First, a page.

Out with the new and in with the old: Older workers valuable contributors

Millennials, many with relevant skill​ sets including IT, currently dominate recruitment discussion, with older workers largely remaining out of focus.

Most business leaders will likely be feeling the demand to bring younger employees on board, as they can offer fresh ideas as well as new approaches to potentially tired processes. This drive shouldn't come at the expense of older workers, however, as a new study has found that they bring valuable knowledge to their positions.

Intelligence from experience

The American Psychological Association (APA) recently published a study that explored the role of age in the workplace, and found that older executives bring useful skills to the job, including what's called "crystallised intelligence".

This means verbal ability and knowledge born from experience – something that's certainly of critical importance when making crucial business decisions. Younger employees excelled when it came to fluid intelligence, however, which involves the ability to reason.

The results of this study serve to showcase the importance of retaining older members of the workforce, even if younger employees may appear to offer attractive benefits, including lower costs and the ability to train them over time.

Focusing on engagement

It's not just cognitive ability that's an important area of focus, as engagement should also rank highly on the employee priority list.

According to a study from the Journal of Organizational Behavior, older workers are actually more engaged than their younger counterparts. This trend was seen among workers approaching the retirement age bracket (55-65) as well as those eligible for retirement (66 years and over).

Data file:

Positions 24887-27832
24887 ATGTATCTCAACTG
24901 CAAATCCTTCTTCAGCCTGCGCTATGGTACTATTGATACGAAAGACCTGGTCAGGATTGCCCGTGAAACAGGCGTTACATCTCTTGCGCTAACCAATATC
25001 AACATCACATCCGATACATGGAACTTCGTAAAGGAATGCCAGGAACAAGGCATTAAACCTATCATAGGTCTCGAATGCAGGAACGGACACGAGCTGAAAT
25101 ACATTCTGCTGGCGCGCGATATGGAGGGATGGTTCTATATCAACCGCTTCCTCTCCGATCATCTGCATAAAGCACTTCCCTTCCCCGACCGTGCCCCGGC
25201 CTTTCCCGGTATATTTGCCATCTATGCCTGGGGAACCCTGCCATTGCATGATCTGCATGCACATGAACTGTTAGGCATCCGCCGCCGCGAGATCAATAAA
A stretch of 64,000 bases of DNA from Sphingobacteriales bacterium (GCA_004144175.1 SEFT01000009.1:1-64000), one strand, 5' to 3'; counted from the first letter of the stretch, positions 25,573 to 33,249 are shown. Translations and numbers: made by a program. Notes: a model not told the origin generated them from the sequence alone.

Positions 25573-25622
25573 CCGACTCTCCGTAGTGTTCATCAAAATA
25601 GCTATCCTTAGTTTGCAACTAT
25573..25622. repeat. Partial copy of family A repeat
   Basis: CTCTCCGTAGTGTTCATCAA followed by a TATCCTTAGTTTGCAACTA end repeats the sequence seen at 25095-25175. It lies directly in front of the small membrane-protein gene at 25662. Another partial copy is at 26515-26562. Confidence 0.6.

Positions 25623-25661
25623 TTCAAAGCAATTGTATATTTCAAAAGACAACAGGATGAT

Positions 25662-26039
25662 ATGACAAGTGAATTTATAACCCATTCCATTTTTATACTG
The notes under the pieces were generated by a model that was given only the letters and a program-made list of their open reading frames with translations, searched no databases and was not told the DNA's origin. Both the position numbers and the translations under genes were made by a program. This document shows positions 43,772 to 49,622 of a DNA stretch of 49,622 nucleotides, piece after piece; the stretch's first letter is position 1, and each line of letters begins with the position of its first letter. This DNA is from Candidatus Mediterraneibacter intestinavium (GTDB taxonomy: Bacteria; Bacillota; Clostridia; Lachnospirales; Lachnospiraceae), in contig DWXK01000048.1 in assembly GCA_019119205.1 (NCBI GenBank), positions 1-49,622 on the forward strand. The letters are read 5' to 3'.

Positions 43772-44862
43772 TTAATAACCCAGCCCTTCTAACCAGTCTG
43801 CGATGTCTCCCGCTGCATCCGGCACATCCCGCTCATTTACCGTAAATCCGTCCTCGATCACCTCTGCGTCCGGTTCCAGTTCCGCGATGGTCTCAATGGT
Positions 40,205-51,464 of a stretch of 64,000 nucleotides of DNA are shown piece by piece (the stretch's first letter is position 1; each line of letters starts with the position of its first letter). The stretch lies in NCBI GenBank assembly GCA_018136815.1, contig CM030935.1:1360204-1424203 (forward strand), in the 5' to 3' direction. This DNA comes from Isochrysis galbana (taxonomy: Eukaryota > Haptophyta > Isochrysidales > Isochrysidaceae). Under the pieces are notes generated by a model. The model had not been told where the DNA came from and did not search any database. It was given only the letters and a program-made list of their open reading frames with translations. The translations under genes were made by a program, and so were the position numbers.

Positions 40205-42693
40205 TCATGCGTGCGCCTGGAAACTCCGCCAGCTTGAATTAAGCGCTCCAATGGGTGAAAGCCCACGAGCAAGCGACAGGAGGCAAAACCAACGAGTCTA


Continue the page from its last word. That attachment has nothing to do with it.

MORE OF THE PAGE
Older workers could represent a good opportunity for businesses.

Older workers could represent a good opportunity for businesses.

"There is this idea among employers that older workers require a lot of accommodations," explained Director of Research at the Sloan Center on Aging, Jacquelyn James.

"Older workers want the same things other workers want: opportunities for learning, job clarity, workplace flexibility, and supervisors who show concern for their well-being and recognition for a job well done. When these job conditions are met, workers of all ages are more engaged."

Clearly, businesses should not discount members of the older workforce, and start to think about hiring them in the near future.

If your business is planning to bring new workers onboard, whether they're experienced or new, consider the use of proven frameworks to ensure they're quickly brought up to speed. Training in PRINCE2 project management, for example, can be extremely useful for running business projects.

Get in touch with ALC Training if you'd like to start thinking about certification – it's a good idea if your business is planning on hiring additional staff.